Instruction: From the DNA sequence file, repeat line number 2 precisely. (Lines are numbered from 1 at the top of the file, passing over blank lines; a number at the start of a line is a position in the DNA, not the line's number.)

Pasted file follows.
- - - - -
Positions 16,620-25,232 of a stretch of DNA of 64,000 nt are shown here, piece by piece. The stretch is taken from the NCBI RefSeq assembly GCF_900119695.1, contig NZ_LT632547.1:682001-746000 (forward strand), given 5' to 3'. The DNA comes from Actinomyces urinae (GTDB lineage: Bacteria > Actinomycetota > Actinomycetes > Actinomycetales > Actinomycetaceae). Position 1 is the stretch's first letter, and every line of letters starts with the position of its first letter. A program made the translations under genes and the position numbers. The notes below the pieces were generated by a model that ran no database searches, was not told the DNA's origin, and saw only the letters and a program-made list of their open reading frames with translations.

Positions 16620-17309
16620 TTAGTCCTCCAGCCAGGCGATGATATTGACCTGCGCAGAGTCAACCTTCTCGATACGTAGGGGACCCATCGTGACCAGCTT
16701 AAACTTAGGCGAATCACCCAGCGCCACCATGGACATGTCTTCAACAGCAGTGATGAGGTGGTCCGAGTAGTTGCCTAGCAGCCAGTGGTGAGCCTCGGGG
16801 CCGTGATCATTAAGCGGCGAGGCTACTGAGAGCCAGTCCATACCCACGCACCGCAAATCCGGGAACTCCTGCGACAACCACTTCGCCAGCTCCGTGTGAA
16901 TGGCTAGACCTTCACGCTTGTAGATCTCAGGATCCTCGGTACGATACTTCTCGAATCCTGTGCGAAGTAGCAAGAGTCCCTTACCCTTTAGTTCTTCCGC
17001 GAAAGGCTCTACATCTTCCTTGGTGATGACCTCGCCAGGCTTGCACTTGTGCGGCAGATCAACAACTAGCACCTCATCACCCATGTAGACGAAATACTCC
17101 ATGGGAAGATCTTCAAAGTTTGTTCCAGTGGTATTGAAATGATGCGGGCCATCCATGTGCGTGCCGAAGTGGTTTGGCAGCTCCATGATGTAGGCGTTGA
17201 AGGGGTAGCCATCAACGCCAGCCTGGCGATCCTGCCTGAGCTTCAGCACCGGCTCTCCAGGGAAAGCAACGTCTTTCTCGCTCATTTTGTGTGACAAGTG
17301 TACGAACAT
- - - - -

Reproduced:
Positions 16620-17309